NBA Finals: A changing of the guard
After two games in the Western and Eastern Conference Finals, it looked like the San Antonio Spurs and Miami Heat were on a collision course to dispute the 2012 NBA Finals.
After all, both had 2-0 leads against the Oklahoma City Thunder and Boston Celtics respectively, and both were riding the coattails of their superstars. Oh, how quickly things change within the course of one week in the NBA.
The mighty Spurs rattled off 20 straight wins from the end of the regular season to two playoff rounds and all the way to the Western Conference Finals. Tony Parker became the focal point of the offense. Tim Duncan was no longer dominant, but could still be counted on for a double-double in points and rebounds when needed. More importantly, the Spurs had gotten young talent in Kawhi Leonard, Danny Green and Tiago Splitter, while re-acquiring ex-Spur Stephen Jackson.
Young, athletic and hungry, Coach Scott Brooks’ boys were pre-season favorites to represent the West in the Finals. Despite losing the West’s top seed to the Spurs, the Thunder were still title favorites because of the presence of Kevin Durant. It didn’t look like much of a match after two games, but when the series shifted to Oklahoma City, the Thunder kicked it into overdrive.
By placing defensive specialist Thabo Sefolosha on Parker, Brooks finally slowed down the Spurs. Sefolosha also added 19 points and six steals as OKC snapped the Spurs 20-game win streak.
In Game Four, Serge Ibaka, known for his shot-blocking and high-leaping dunks, turned into an offensive threat. He went 11 for 11 from the field, four for four from the free throw line, for a career-high 26 points, while Durant had 36 points of his own.
When the series shifted back to the AT&T Center, the Thunder had to deal with Ginobili returning to the starting lineup and a 34-point explosion from the Argentinean. Just when everyone thought San Antonio was taking Game Five, Durant and Westbrook calmly got back in the game. James Harden then nailed a triple with 28.8 seconds left to preserve a 108-103 win.
San Antonio looked like they were going to a Game Seven after building an 18-point lead in the first half. But just like they did against the Los Angeles Lakers, the Thunder slowly chipped away at the lead. With Durant playing every minute of the game and dropping 34 points with 14 rebounds, the Thunder eliminated the Spurs 107-99 to enter their first NBA Finals since they were still known as the Seattle Supersonics in 1996.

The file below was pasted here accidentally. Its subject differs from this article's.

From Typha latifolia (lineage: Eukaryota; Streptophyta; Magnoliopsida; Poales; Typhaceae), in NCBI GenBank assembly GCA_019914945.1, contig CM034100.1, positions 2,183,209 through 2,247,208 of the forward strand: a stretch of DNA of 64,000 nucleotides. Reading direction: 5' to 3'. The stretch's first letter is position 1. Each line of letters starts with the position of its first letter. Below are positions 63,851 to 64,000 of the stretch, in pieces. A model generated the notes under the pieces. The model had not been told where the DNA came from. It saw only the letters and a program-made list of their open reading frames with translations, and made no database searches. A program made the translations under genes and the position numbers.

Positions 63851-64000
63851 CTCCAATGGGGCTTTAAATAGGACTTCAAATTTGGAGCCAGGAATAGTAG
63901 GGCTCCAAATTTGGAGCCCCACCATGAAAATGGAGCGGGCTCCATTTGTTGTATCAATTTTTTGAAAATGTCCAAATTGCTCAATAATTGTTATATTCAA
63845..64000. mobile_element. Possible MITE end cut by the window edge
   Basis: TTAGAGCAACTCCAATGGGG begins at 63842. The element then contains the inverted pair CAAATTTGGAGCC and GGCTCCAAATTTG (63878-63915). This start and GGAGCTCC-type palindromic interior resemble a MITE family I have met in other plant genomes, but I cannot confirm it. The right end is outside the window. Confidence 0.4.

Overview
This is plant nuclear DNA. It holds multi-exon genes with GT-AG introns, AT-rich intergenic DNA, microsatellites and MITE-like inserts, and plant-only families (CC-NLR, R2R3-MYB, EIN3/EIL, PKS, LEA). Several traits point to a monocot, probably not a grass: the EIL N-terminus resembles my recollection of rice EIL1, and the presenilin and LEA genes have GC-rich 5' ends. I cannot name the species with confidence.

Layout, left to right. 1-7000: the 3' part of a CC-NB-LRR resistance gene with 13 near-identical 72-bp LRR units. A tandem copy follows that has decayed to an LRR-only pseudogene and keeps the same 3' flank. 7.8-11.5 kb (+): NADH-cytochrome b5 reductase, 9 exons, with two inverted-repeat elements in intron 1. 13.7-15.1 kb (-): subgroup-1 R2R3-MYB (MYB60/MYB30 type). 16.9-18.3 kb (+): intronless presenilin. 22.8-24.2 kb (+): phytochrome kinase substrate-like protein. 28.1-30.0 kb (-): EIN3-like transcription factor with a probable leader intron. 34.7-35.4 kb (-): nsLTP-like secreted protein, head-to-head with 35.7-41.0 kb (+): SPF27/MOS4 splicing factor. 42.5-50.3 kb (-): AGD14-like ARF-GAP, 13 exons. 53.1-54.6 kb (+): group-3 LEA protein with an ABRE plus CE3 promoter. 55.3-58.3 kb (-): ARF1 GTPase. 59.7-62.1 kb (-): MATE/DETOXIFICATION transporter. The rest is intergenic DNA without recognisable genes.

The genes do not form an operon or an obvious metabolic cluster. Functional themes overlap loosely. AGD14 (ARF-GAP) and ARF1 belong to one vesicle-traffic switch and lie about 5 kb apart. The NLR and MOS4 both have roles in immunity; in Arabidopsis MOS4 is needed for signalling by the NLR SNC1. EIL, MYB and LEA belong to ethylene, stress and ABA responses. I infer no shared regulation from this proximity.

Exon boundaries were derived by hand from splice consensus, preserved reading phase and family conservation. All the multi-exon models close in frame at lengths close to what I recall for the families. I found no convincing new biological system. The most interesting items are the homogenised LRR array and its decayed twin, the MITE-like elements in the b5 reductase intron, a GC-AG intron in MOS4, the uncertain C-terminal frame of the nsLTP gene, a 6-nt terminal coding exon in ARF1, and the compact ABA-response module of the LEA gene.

Some may say that it’s too soon for this young quintet to reach this level but Oklahoma City is here and ready to host Game One of the Finals.
Over in Boston, the Celtics looked to mirror OKC’s roadmap by stomping away at the Miami Heat. Two out of the first four games in the series went into overtime, with Miami winning Game Two and Boston winning Game Four.
In a series featuring two teams that were getting more physical as the games went on, bad blood simmered on both sides. Despite Rajon Rondo’s 44 points, 10 rebounds, and eight assists, the Celtics lose Game Two in OT, 115-111, leaving Boston wondering if they had enough to stop Miami.
A return to the TD Garden saw Kevin Garnett snare 24 points and 11 rebounds while Paul Pierce had his own 23 points for a 101-91 win and a 1-2 series deficit.
The crucial fourth game of the series saw both teams once again going into overtime to settle things. Just like in Game Two, Paul Pierce fouled out of the game. This time though, LeBron James also fouled out in OT to balance things out. Rondo’s 15 points and 15 assists, along with a little trash talk about Miami’s whining to officials during halftime, helped Boston snatch a 93-91 win to knot the series at 2-2.
The crucial Game Five followed the pattern of previous games in the series, each team withstanding the other’s physical play and rallies from both sides. When Miami looked to close the gap, however, Pierce calmly sank a triple over James’ outstretched arm with 52.9 seconds left to give the Celtics a 94-90 win as well as the chance to eliminate the Heat.
Even thought the game was held in Boston, James wasn’t going to allow it. Finally getting the focus that made him a three-time MVP, James destroyed the Celtics to the tune of 45 points, 15 rebounds, and 5 assists for a 98-79 shellacking, forcing a decisive Game Seven in the process.
With both teams on the precipice of history, Chris Bosh, that often forgotten member of Miami’s own Big Three, delivered his best game for the Heat. Three triples from Bosh, the last one triggering the final Heat run, sent Miami back to the Finals, 101-88.
James led the way with 31 points and 12 rebounds, while Dwyane Wade had 23 points of his own to send the Celtics packing, probably signaling the end of their 2008 championship core.
Now only two remain: Oklahoma City hosts Miami in Game One of the Finals starting Tuesday, Manila time.